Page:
Sunnova Partners with Seeding Mercy To Provide Minigrids in South Sudan

July 26, 2023
The solar minigrids will combat hunger and encourage sustainable farming practices.

The world’s newest country is now home to an innovative sustainable farming project powered by minigrids.

South Sudan, which earned its independence from Sudan in 2011, has a population of about 12 million people, most of whom live in rural areas. Thanks to ongoing civil unrest and the impacts of climate change, Unicef reports that hunger and malnutrition are common across the country, with upwards of two-thirds of the population facing food insecurity this year.

To combat this hunger crisis, Seeding Mercy International (SMI) has partnered with Sunnova Energy International to give rural communities the tools they need to feed themselves, including minigrid technology to power off-grid irrigation systems.

Tools, education and opportunity

Established in 2017, SMI was granted 10,000 acres of land from the South Sudanese government to create what the nonprofit calls a “renewable and agricultural ‘micro democracy’” in the country.

SMI plans to develop the land into 5,000 two-acre farms.

To date, SMI has recruited 1,000 client farmers across five villages, providing them with the land, as well as the training and the tools necessary to manage the farms sustainably. Ninety percent of SMI’s client farmers are women.

One of the tools provided to the farmers is solar minigrid technology from Sunnova, which is being used to power off-grid irrigation systems at three newly established farms in Aweil, South Sudan.

Minigrids, which are sometimes referred to as remote microgrids, are typically used in remote areas that do not have access to a central grid.

Sunnova, a U.S.-based energy-as-a-service provider, donated portable solar systems and irrigation pumps. The company’s microgrid team designed the minigrid systems specifically for lowland and highland crop irrigation, as well as portability, durability and independence for the farmers. 

“We worked with SMI to simulate, plan and execute a replicable farming program from site selection, planting, irrigating, harvesting to replanting,” said Adam Miller, vice president of microgrids for Sunnova.

A “feed-forward” business model

“This collaboration goes beyond merely providing solar solutions; it strives to empower the community itself,” said Aken Tong, chief executive officer of SMI.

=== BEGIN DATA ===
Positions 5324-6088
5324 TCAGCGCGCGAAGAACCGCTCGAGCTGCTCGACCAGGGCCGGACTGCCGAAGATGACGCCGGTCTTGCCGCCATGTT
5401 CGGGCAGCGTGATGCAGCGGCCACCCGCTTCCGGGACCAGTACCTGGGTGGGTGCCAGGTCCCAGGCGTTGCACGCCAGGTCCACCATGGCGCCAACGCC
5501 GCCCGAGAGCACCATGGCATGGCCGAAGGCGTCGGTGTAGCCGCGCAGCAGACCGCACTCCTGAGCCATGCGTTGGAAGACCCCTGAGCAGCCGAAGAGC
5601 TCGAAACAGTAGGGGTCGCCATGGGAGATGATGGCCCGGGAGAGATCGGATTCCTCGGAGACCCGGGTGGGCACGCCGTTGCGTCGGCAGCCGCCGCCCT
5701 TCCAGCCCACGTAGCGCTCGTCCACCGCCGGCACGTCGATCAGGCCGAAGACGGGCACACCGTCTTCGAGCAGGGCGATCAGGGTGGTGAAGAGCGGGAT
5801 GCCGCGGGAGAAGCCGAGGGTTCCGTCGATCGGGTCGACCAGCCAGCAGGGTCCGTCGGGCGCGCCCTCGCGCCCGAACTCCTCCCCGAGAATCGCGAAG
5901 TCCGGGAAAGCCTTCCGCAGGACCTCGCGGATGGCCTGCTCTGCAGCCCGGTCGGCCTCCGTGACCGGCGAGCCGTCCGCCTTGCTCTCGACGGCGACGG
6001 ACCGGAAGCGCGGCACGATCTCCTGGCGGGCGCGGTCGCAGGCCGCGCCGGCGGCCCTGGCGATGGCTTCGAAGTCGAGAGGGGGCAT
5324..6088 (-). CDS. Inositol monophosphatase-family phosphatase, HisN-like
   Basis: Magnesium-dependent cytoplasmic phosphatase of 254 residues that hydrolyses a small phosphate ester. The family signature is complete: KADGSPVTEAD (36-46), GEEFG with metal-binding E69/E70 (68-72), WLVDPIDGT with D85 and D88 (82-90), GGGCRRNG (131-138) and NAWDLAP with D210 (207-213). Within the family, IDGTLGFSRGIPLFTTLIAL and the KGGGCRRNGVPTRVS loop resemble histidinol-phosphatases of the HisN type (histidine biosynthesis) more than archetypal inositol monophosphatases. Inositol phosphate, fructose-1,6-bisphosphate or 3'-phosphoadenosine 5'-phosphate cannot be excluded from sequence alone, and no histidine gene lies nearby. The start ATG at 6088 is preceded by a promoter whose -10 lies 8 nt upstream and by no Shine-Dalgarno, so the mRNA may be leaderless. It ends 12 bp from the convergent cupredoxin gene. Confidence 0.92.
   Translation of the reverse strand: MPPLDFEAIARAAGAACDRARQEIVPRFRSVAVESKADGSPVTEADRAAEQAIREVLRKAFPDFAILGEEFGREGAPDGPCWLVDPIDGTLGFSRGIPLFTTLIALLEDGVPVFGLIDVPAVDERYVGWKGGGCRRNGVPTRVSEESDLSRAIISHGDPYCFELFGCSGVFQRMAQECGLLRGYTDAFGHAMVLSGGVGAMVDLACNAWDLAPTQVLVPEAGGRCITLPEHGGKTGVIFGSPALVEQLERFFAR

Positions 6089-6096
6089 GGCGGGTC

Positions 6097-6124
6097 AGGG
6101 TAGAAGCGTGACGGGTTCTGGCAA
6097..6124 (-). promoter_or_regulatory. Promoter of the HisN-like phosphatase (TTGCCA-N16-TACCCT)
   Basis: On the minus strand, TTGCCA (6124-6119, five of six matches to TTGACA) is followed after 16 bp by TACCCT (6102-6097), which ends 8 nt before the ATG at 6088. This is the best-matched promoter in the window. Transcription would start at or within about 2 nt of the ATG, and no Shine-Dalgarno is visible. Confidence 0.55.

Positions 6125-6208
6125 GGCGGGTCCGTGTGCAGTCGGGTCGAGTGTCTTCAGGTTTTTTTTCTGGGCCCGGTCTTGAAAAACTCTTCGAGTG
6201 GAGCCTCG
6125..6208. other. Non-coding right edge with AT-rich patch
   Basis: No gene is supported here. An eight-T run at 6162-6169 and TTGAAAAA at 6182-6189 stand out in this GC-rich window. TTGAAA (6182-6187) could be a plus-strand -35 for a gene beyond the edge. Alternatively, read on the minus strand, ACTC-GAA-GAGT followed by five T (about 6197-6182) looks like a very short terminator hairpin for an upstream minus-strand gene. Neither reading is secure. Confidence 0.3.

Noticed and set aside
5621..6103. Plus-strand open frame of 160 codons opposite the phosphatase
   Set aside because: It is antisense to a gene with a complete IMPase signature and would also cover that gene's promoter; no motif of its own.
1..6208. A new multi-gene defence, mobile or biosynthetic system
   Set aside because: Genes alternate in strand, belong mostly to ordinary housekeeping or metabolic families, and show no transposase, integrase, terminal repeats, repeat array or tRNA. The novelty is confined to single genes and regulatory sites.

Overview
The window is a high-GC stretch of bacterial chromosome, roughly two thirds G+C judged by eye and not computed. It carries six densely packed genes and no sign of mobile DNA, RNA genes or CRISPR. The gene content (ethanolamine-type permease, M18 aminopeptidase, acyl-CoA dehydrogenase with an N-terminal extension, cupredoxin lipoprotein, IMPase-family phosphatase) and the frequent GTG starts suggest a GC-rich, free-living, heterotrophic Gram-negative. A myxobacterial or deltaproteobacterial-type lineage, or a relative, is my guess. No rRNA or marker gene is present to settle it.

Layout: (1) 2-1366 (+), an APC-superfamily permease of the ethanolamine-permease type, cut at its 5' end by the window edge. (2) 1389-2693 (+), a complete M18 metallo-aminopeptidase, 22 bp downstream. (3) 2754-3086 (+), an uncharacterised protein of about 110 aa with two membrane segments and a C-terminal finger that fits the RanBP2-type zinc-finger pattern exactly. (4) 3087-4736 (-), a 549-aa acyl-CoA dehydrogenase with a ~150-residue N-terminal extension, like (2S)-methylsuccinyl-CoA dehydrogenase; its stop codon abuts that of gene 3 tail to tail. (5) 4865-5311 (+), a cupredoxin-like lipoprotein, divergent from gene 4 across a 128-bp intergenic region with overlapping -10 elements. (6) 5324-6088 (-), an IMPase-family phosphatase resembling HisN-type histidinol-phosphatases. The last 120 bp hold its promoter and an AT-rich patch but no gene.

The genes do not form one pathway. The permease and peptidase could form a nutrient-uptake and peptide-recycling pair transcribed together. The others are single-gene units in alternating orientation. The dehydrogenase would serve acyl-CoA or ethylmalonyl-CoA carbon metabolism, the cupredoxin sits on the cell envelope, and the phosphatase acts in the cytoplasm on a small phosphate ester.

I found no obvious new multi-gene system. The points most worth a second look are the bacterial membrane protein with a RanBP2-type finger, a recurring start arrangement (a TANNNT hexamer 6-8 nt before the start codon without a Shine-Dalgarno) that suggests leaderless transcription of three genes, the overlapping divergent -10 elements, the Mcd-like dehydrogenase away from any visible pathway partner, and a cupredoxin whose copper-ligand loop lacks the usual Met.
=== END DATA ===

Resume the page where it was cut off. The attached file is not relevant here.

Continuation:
SMI utilizes what it calls a “feed-forward” business model. In exchange for the land, tools and training, the farmers share a portion of their profits with the organization. Those funds are then reinvested to expand the program into other communities.

Since December 2022, the three farms have planted, harvested and sold 370 baskets of crops, earning US$24,000 of income. Crops include onions, okra, kale, kusamawiki and kudhura.

Because of the high demand for food in the area, minimal crop storage and transportation is required.

“By joining forces, Sunnova and SMI are spearheading a movement towards sustainable and decentralized energy resources, fostering the growth of new enterprises and improving people’s lives,” said John Berger, CEO of Sunnova.

Minigrids enable sustainable farming practices and more

The solar-powered irrigation systems, which were installed by SMI, displaced what would have otherwise been diesel generators.

“By harnessing clean and renewable energy, we have reduced our dependency on scarcely available fossil fuels and have also ensured sustainable irrigation practices, even in remote regions — the first of its kind to be deployed in South Sudan," Tong said.

One day, SMI hopes to integrate microgrids into the system, which would enable the farmers to use excess energy from the solar minigrids to power crop storage and cooling facilities as well as fulfill other community needs around education and health. 

The SMI and Sunnova collaboration in South Sudan isn’t the only minigrid project in Africa. The Distributed Renewable Energy – Agriculture Modalities, or DREAM initiative, is using minigrids to power irrigation systems in Ethiopia, while Husk Power is also deploying community minigrids in rural sub-Saharan Africa.

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About the Author

Kathy Hitchens | Special Projects Editor

I work as a writer and special projects editor for Microgrid Knowledge. I have over 30 years of writing experience, working with a variety of companies in the renewable energy, electric vehicle and utility sector, as well as those in the entertainment, education, and financial industries. I have a BFA in Media Arts from the University of Arizona and a MBA from the University of Denver.

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